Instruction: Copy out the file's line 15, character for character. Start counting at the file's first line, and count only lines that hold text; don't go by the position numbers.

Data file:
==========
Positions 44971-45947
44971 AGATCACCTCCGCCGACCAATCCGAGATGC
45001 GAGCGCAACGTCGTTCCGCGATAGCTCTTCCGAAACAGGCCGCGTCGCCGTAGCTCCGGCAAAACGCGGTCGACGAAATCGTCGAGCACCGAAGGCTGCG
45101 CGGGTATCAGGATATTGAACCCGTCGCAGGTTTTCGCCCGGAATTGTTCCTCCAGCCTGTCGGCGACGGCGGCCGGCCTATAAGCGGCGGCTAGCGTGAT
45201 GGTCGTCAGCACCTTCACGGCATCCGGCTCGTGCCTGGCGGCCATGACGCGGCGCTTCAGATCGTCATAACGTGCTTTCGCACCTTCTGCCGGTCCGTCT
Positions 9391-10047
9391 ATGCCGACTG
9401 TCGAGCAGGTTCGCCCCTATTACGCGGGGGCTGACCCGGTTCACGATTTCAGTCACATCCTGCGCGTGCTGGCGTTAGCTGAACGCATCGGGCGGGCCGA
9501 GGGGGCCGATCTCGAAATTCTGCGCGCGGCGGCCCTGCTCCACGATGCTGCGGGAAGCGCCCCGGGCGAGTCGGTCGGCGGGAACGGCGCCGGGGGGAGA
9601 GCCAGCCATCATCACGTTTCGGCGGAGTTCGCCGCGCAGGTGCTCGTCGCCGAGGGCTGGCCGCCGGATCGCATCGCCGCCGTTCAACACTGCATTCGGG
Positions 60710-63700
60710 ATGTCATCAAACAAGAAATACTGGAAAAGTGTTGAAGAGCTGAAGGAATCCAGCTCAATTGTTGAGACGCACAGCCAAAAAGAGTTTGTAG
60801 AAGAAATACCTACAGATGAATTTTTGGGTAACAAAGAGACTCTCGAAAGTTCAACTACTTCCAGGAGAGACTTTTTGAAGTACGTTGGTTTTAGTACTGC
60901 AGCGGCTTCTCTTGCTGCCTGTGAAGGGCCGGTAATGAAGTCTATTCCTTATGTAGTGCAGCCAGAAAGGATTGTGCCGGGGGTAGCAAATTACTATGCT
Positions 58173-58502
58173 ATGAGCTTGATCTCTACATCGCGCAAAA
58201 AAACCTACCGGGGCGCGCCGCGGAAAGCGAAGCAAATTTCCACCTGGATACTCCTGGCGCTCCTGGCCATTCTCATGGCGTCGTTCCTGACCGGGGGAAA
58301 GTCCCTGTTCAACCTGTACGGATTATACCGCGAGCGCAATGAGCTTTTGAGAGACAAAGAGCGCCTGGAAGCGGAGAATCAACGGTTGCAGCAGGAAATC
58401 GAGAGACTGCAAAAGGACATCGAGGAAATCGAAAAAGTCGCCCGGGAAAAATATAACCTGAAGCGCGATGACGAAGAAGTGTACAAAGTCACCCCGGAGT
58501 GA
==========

Positions 58173-58502